The Palestinian Health Ministry said 2,329 civilians have been killed and more than 9,000 injured since the conflict broke out a week ago, with 300 killed in the past 24 hours.

Casualties in Gaza over the past eight days have now surpassed the number of those killed during the 51-day Gaza-Israel conflict in 2014, according to the spokesperson for the Palestinian Health Ministry.

Richard Brennan, a World Health Organization official in Cairo, told CNN that 60 percent of those killed in Gaza the last week were women and children.

Palestinians search for casualties under the rubble in the aftermath of Israeli strikes, amid the ongoing conflict between Israel and the Palestinian Islamist group Hamas, in Khan Younis in the southern Gaza Strip, October 14.

Several United Nations agencies have warned that mass evacuation under siege conditions will lead to disaster, and that the most vulnerable Gazans, including the sick, elderly, pregnant and disabled, will not be able to relocate at all. For days, Israel has cut off the Gaza population’s access to electricity, food and water.

“Despite Israeli announcements suggesting that there are safe areas for people trapped in the Gaza Strip, they are in fact exposed to bombardment throughout the entire territory, including in the south,” said Avril Benoit, executive director of Doctors Without Borders (MSF).

A growing number of nations, global rights groups and organizations are calling on Israel to respect international rules of war, urging the protection of civilians’ lives, and not to target hospitals, schools and clinics. Jordan’s foreign minister warned that Israel’s actions in Gaza are causing a humanitarian disaster and amount to mass punishment for more than 2 million Palestinians.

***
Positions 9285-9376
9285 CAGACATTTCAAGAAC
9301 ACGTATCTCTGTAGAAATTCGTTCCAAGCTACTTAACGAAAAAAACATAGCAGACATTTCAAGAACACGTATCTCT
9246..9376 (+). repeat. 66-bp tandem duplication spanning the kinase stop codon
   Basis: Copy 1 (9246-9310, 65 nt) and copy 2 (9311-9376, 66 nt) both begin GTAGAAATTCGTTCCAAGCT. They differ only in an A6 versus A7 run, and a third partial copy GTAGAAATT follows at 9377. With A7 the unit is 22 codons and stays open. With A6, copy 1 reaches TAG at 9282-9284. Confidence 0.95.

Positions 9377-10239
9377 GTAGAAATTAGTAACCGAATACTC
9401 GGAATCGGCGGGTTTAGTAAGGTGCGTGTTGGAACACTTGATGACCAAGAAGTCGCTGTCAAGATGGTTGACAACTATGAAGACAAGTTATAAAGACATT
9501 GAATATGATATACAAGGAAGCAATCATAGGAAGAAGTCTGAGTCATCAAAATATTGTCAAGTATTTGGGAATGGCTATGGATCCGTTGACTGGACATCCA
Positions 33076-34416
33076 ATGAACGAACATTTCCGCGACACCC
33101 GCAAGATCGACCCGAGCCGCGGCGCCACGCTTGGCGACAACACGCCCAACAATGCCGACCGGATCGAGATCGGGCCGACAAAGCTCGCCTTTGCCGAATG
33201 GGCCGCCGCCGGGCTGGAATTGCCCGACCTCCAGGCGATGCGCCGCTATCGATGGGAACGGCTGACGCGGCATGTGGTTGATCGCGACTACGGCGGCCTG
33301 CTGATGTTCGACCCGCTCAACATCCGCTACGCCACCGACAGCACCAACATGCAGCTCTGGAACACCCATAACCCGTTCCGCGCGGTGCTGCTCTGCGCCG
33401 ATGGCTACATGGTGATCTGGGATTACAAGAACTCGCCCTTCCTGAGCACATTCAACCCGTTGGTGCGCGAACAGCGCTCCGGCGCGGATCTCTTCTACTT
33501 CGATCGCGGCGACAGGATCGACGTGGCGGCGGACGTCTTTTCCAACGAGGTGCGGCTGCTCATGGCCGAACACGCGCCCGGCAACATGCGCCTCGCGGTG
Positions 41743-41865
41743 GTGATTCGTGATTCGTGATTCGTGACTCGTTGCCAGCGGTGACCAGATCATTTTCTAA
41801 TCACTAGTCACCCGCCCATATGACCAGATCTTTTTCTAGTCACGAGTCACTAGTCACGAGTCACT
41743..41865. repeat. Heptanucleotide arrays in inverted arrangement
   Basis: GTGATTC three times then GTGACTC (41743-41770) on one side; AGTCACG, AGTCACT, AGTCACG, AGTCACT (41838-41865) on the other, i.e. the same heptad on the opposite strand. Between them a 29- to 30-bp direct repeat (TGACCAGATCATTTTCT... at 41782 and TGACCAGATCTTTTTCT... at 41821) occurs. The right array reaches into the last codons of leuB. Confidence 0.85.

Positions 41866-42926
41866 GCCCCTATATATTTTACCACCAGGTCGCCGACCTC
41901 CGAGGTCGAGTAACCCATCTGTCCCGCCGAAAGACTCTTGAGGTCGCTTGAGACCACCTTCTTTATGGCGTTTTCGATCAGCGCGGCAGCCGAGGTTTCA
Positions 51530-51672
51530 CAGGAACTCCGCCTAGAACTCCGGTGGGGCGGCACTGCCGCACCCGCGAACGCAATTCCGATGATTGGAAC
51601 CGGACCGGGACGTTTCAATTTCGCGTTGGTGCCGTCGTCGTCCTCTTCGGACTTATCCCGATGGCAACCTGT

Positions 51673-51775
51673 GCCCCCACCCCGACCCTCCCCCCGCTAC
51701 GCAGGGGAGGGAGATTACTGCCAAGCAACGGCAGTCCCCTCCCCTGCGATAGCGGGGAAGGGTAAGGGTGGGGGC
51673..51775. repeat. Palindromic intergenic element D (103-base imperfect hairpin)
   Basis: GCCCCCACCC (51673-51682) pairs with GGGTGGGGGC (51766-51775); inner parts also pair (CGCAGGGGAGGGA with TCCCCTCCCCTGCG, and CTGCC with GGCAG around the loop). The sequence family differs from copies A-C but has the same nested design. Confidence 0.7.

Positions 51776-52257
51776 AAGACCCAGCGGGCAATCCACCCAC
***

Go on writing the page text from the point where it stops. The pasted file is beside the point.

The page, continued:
As food, clean drinking water and medical supplies in Gaza run out, there are urgent pleas for humanitarian aid to be allowed in. Footage showed aid convoys continuing to arrive into Egypt’s El-Arish stadium in preparation to enter Gaza through the Rafah land crossing. On the Gazan side, thousands of people are stuck at the crossing, with families telling CNN they have been unable to cross into Egypt.

Egyptian Foreign Minister Sameh Shoukry told CNN Saturday that Egypt has tried to ship humanitarian aid to Gaza but has not received the proper authorization to do so.

‘Complete catastrophe’ in Gaza

Palestinians who fled south, and those who are still in the north, are rapidly running out of food and water. There is no more electricity, and those with fuel-powered generators will soon live in complete blackout. Internet access, through which residents communicate their plight to the world, is also shrinking.

MSF’s Benoit told CNN Saturday there is a serious water shortage in Gaza with many people beginning to suffer from severe dehydration.